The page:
Dad and I used to go the movies together when I was a kid and we were stationed in Soesterberg, Netherlands. Thursday night at the Camp New Amsterdam Air Force Base theater was westerns and war movies. All my buddies and their dads went. Mom would make grilled cheese sandwiches for dad and me at home, then we’d have popcorn and soda – and candy – at the movies. I always sat down in front with my pals, while dad sat with his friends in the back. John Wayne looked so tall filling the screen as seen from the point of view of a kid with his head tilted way back and stuffing popcorn in his mouth.
I loved the war movies and thought it was cool to be a Soldier, Marine, or Sailor. I didn’t know much about war at that age, even though the war in Vietnam was kicking into high gear. I also didn’t know WWII films were mostly propaganda, intended, naturally, to make folks back home despise the enemy and love our heroic fathers, sons and brothers. War was seen from the 20,000 foot level on the big screen. When death was shown, it was a heroic death if our boys, and a cowardly death if the enemy. The thinking was that the fighting men needed the support of the folks back home, and everyone needed good morale. So movies glamorized war, minimized death, and made a lot of noise.
Dad was a Sailor in the Pacific in WWII, a gunner’s mate, and fought at Iwo Jima and Okinawa. That’s his battle-damaged ship, an LST, at the top of this post, sailing into San Francisco Bay. He was nineteen during the Battle of Okinawa. Only nineteen. After the war, dad married, joined the Air Force, and started a family.
It never occurred to me later in life to ask dad what passed through his mind – or the minds of his buddies – while watching those movies. Years later we saw Patton together and Midway too; dad didn’t avoid war movies but, with few exceptions, he never spoke about his war experiences. He explained to me once what firing a salvo from a battleship meant, but that was about it. I was curious, but never pressed him to talk about it. I don’t know why. I guess I thought there was plenty of time to ask those questions later.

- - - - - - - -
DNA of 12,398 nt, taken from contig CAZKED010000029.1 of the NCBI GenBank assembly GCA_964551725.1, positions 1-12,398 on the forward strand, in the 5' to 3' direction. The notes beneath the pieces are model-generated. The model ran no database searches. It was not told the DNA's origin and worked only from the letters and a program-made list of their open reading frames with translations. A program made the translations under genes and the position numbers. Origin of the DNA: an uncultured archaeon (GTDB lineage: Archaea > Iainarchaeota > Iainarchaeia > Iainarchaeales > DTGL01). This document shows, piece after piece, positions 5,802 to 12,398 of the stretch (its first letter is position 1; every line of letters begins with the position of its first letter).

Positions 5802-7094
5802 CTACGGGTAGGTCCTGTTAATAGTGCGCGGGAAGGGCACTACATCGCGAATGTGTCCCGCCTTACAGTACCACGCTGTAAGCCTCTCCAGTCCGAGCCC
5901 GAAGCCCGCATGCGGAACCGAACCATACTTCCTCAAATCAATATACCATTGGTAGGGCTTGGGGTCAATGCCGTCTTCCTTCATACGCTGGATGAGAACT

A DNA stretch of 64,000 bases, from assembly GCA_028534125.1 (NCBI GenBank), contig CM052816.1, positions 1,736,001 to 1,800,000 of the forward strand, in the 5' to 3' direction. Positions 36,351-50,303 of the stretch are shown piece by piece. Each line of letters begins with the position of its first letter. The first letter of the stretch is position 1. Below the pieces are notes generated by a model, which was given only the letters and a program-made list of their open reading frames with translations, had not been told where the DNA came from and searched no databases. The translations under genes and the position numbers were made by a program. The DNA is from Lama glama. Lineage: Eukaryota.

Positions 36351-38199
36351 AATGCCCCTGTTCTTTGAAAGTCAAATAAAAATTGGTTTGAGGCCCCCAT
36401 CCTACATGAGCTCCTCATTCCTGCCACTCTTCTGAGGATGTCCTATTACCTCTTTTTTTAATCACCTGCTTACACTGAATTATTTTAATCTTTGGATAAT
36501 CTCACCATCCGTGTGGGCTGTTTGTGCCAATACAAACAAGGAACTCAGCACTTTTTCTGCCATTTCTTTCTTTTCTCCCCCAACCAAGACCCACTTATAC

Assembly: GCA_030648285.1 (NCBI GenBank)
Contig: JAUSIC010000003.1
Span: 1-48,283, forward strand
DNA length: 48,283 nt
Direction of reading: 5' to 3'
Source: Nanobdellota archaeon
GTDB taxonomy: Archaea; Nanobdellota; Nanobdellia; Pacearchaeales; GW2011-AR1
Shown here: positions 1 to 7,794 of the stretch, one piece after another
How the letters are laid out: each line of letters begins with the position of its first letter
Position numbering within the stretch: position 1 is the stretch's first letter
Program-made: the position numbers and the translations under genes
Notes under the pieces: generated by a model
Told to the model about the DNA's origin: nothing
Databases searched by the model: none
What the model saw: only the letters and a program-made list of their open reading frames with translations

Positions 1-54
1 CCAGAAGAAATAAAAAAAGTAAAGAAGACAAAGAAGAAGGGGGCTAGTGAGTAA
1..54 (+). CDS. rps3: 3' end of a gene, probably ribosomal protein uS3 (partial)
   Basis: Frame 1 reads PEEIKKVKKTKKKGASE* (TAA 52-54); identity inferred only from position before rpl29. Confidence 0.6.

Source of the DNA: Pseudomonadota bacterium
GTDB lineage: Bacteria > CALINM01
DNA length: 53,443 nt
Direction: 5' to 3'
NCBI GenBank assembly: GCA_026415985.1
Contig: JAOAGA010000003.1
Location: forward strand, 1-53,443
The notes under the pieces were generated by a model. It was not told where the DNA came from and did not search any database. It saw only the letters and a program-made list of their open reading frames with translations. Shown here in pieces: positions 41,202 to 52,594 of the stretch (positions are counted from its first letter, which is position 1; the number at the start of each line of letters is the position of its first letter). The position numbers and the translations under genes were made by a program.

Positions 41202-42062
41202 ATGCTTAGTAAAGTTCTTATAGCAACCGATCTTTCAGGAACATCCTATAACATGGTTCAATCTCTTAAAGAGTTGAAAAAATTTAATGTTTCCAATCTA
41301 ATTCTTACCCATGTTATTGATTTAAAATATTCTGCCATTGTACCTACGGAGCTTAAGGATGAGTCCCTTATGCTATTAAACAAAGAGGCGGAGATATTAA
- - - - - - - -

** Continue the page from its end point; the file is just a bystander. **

It wasn’t until years later that I realized how deep an impact the war had had on him. I invited him to tour my aircraft carrier when he and mom visited me in Norfolk, Virginia in the early nineties. He came to the ship, but wouldn’t go on board. That’s when I understood my father. Boarding my ship would have brought too many memories back: the death of his buddies, and the near-destruction of his ship.
To work through my dad’s experiences, I wrote an essay two years ago that pieced together what little I knew from him, and what little my mom would share. As I wrote, I came to understand that his entire post-war life was molded by WWII. I titled the essay Eighteen Thousand, Two Hundred and Fifty.
Eighteen Thousand, Two Hundred and Fifty. “Eighteen Thousand, Two Hundred and Fifty.” That’s how many days my father lived after the war. That’s also how many times my father died after the war. That’s how many times he fell asleep each night praying he would not wake up and relive the war in his mind, only to die again and again and again until, one day, finally, he died and stayed dead. Dad went to war a boy. He came home an old man.
That’s what war did to my dad when he was just nineteen years old.
I will have only one regret someday when I depart this life: That I didn’t know my Dad until it was too late.
I love you, dad.